David was a danseur, appearing at the Chicago Opera’s performance of Cinderella while he was modeling in my portraiture class with Don Yang. He had a fine head, with sharp cuts in the planes that made him fun to draw. He sat erect and yet relaxed, with the discipline and grace of a ballerino. He was a dancer who could sit wonderfully still. I was trying to capture the sadness in his eye and the androgyny in his look, the femininity in his still very male face.
Lamont Williams is a Chicago homeless man. I met him on the corner of Michigan and Monroe, across from the Gage Restaurant. He was sitting in the shade of the El entrance shaking a cup for coins. I offered him five dollars to sketch his portrait. He was all for it. I had tried two homeless people before Lamont. One told me to get myself another willing subject; another told me, in all the miasma of mental illness, that she didn’t like me. But Lamont did. We hit it off, chatting the whole time I sketched. I stood beside and above him, looking down, as a passerby might, so as not to interfere with his panhandling. He told me he had been laid off from his janitor work in a Chicago hospital. He was pleased with the sketch, so I asked him to sign it, and I told him I’d take a picture of it, post it to my website, and show it to him the next time I was downtown. Lamont Williams.
Isn’t everything gloriously unfinished?
The designers of the new Maggie Daley Park in Chicago (Michael Van Valkenburgh Associates) had the magical idea of taking a bunch of dead trees, turning them upside down, and creating an inverted forest where the big branches become an intricate maze of arches and domes for people to explore. The trees stand in the city like the preserved remains of giant aliens. I liked the subject for the simple juxtaposition, the steel skyscrapers rising up behind the stripped trees. I liked it for all the apertures that opened up between the branches. I liked it for all the associations of the modern and primitive hovering in the air between the two, which stirred in me thoughts of the living and the dead. A contemplative spot, so a good place to sketch.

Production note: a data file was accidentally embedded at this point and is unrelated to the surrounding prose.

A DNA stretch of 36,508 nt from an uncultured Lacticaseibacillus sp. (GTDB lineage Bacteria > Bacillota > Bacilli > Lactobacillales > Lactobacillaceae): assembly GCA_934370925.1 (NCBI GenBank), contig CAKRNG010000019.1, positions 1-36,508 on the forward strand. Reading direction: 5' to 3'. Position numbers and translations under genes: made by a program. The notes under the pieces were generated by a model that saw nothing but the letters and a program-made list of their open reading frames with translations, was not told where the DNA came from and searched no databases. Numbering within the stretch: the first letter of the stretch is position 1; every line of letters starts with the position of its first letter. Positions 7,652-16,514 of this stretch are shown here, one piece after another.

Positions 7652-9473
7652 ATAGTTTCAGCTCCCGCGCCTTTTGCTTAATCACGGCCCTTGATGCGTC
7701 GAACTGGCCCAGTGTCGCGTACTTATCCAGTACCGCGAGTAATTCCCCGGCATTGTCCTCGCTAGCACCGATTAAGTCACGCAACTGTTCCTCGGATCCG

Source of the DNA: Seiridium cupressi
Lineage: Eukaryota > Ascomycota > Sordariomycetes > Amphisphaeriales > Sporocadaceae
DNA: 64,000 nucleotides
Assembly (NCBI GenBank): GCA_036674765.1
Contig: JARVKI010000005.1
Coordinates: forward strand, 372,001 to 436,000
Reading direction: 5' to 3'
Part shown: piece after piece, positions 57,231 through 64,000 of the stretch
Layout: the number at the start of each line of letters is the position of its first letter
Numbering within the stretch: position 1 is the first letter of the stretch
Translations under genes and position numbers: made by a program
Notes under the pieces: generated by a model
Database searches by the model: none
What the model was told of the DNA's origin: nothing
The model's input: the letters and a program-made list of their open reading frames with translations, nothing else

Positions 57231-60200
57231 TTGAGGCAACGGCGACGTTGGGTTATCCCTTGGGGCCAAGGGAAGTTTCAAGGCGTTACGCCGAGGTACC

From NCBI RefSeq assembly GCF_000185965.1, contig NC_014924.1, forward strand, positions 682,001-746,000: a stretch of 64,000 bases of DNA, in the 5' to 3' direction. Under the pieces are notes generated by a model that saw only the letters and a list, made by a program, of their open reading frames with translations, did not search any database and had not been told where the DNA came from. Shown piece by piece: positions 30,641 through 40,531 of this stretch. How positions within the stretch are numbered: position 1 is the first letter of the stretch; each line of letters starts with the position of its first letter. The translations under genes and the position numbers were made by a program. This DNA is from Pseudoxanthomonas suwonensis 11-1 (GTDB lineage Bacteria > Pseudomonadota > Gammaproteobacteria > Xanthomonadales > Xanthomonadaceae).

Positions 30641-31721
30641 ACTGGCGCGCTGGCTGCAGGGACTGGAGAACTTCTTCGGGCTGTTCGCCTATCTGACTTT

Earlier this evening I went down to sketch at Frontier Days, our town festival. I fixed upon an old man walking near the Bottle Throw, and when he happened to sit down beside me, I asked if I could draw him. He and his grown children were game. When I finished the sketch, his son suggested I let him sign his name, and I thought that was a great idea. So here you have him: Andrew Ramos, an 87-year-old Greek (born January 26, 1928). A great family, and a really nice old man. Handsome too!
Last month I went to a cage fight at the Sears Centre in Hoffman Estates, Illinois. Gabe Mota, an old student of mine, was fighting. I went only to give him some support, but I came away with a whole new appreciation for Mixed Martial Arts–and two sketches. This one is a view from our table, #14, which was positioned just behind the media crew recording the fight. The audience drew my interest as much as the fighters. My focal point here was the husband and wife at the right, two of Gabe’s supporters. I loved the woman’s dark hair next to her grey and white striped shirt and the way her husband reached out his arm in a protective gesture (she was pregnant). There was also something strange about the mild-mannered man at the neighboring table behind them. He was not your typical Mixed Martial Arts fan, a connoisseur of the street, perhaps.